(Please note, a report from AMPA, OSSTF’s annual general meeting will be posted on this blog shortly to explain what happened with our motions.)

(You can sign our petition here.)

Unions and, in particular, Educators’ unions have a unique opportunity right now in history to be part of a BIG vision. As a unionist, climate activist and physics teacher, I see an amazing chance to come together with others and build upon our roots of social justice and our passion for teaching and leading, knowing the terrifying and real future we face if we as a society do not change course.

The great news is that we have so many allies. We have a chance to unite many groups that have seemed to be fighting isolated fights, groups that have a common foe, groups whose combined power would be unstoppable.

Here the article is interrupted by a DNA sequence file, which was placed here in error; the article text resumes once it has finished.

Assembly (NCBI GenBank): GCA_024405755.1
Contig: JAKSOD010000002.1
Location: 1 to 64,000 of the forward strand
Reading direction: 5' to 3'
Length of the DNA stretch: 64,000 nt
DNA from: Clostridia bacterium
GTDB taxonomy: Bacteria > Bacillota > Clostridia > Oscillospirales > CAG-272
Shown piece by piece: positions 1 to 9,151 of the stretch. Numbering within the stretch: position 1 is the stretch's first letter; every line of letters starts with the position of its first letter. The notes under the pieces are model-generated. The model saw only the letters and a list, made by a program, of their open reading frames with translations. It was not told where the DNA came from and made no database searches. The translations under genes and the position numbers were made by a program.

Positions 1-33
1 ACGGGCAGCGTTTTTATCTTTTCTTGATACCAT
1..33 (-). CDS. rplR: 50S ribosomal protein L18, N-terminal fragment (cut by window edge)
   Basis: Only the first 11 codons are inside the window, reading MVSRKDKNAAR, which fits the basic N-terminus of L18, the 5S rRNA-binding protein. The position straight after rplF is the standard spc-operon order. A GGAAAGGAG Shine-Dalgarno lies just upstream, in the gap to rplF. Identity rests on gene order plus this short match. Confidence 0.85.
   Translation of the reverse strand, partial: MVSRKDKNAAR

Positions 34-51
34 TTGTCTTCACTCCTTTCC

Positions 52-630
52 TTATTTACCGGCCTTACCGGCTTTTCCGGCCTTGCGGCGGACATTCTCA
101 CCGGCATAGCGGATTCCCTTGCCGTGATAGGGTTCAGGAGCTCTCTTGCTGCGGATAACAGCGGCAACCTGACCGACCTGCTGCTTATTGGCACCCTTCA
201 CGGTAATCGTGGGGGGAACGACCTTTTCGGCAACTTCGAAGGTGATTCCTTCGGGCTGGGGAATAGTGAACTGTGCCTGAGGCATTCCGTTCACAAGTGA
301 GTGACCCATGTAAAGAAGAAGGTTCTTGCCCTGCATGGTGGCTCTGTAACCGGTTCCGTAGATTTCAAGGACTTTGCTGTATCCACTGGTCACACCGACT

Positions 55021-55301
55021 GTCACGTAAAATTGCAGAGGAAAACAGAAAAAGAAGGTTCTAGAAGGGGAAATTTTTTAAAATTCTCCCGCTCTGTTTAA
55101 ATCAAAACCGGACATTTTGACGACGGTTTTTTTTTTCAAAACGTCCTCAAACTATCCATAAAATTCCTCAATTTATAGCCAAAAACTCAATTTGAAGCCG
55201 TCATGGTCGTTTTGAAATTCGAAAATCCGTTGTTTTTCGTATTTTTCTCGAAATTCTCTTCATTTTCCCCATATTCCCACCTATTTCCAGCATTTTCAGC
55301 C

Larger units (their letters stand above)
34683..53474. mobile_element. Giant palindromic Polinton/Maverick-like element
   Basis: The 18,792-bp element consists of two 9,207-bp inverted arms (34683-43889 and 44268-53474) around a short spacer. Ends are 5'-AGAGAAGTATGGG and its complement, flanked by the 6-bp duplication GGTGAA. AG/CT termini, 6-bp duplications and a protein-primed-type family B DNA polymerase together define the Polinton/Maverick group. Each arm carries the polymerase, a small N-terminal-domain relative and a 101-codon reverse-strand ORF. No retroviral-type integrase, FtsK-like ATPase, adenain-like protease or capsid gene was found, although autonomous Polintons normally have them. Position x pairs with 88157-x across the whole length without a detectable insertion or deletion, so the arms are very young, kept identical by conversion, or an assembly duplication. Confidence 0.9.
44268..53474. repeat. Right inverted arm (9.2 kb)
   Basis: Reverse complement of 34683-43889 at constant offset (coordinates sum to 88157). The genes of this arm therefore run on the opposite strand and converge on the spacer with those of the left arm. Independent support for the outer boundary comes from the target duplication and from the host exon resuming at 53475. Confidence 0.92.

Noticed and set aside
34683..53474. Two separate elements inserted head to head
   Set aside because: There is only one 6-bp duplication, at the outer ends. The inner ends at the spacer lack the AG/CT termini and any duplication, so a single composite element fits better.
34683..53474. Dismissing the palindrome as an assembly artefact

To quote Naomi Klein from her powerful speech as she addressed UNIFOR in September 2013: “Climate Change is OUR shock doctrine.” The same forces that are destroying the environment are the forces attacking labour and calling for austerity; they are oppressing indigenous people, people of colour, the poor, and women to name a few. And climate change disproportionately harms the most vulnerable. It isn’t just a social justice issue, says Naomi Klein, “It is a civilization wake up call.”

The most conservative estimates of the climate science say that we need to stay below 2oC warming to avoid catastrophic consequences. The IPCC also says we have a carbon budget of about 600 gigatons which, at current growth rates, we will burn within 15 years. Financial analysts say we have 5 times that much carbon already in reserves, ready to burn. The time to transition off carbon-based energy is right now.